Houston Police Department spokesman Victor Senties told the Associated Press that two witnesses backed up Hughes’ allegation.

Davano had since been removed from service as United has investigated the matter, according to airline spokesperson Jonathan Guerin.

“At United, we believe that the diversity of our workforce makes us stronger. Together, we proudly hold ourselves to the highest standards of professionalism and have zero tolerance for discrimination of any kind,” said a statement from the airline.

The statement continued, “This incident is deeply offensive and does not reflect the fundamental values of our company and our 90,000 employees. That is why we took immediate action to remove this individual from the job. Since then, we have been following all of the required procedures under this individual’s union contract and are actively pursuing termination.”

The company was embroiled in controversy two years ago after a viral video showed David Dao, a Kentucky physician, being violently dragged off a United plane by Chicago aviation security officers. Dao spoke publicly about his manhandling for the first time on “Good Morning America” earlier this month. He noted that he has forgiven the airline for the incident, although watching the video still brings him to tears. 

United said in an April 9 statement to “Good Morning America” that the incident with Dao was a “defining moment” and that the company will “continue to learn from that experience.”

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Nipsey Hussle’s Work In The Black Community Went Deeper Than You Think

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When Los Angeles–based rapper Nipsey Hussle was shot and killed on March 31 at the age of 33, his death plunged people in his LA community, as well as others all over the world, into resounding grief.

It wasn’t only that he was young and beloved or that he was a father of two who was in a relationship with actress Lauren London. Hussle (whose given name was Ermias Asghedom) was lauded through his life not just for his music but also for his service to the black community.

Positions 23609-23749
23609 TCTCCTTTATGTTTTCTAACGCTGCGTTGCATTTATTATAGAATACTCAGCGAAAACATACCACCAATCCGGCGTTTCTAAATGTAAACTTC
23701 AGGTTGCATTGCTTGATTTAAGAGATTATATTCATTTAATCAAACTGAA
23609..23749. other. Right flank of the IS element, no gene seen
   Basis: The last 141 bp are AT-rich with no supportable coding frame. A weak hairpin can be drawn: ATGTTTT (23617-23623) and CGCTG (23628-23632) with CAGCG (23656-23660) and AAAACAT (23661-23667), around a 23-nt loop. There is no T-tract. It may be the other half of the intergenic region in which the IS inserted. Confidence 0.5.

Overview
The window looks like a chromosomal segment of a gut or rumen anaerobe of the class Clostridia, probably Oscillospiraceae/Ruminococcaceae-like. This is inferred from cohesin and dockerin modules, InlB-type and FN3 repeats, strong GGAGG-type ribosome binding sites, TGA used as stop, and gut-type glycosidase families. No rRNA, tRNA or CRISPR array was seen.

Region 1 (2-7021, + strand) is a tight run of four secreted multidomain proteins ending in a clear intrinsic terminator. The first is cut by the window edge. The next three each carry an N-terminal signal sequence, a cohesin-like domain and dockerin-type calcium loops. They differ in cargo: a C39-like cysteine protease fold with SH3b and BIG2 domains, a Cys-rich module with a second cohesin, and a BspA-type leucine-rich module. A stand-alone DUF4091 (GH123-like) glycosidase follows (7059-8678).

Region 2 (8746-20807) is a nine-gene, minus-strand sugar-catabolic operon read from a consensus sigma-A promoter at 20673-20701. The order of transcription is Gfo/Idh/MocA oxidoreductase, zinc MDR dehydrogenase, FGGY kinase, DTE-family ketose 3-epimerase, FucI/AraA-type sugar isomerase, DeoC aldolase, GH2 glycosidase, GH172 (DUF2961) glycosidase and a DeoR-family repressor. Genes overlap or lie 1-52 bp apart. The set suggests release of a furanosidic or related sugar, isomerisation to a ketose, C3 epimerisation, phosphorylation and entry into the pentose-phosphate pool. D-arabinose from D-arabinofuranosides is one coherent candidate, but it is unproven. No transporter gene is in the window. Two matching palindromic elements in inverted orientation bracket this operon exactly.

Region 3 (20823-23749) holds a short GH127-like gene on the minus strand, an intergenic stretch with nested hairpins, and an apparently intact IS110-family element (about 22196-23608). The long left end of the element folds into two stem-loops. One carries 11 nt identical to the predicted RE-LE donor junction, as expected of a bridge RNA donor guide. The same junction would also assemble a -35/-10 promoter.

In the days after his death, there has been much talk about much he did for the black community in South LA, but most people didn’t realize how far-reaching his activism and entrepreneurship were:He was in the beginning stages of addressing gun violence with the LAPDOn March 31, LA Police Commissioner Steve Soboroff revealed that Hussle had a scheduled meeting with the LAPD the day after his death to discuss gun violence in the city. Hussle, a former gang member, spoke openly about his experiences with gang culture and his desire to focus on “giving solutions and inspiration” to young black men like him.

He was revitalizing the community with new real estate developments
In a bid to bring black-owned businesses and jobs to his South LA neighborhood, Hussle reportedly spent several million dollars on a strip mall property on Crenshaw Boulevard and Slauson Avenue with several stores, including his “smart store” Marathon Clothing.

He had bigger plans in the world of real estate: In February he told Forbes that his goal was to work with black community leaders in other U.S. cities to create similar business and real estate hubs designed to benefit rather than push out the black community.

The plan was part of an initiative called Our Opportunity, co-founded by Hussle and led by his business partner Dave Gross.

He was one of the people behind Destination Crenshaw
In addition to the real estate and many businesses he owned, Hussle was an integral part of several other initiatives to revamp his neighborhood and honor the black community. He was an advocate for a project known as Destination Crenshaw, described as a 1.3-mile open-air museum. Designed as a cultural experience, the center, on Crenshaw Boulevard, will feature permanent and rotating art and design exhibits celebrating black history and culture.

He was a strong advocate for the project and, according to City Councilmember Marqueece Harris Dawson, was an integral part of the project’s branding.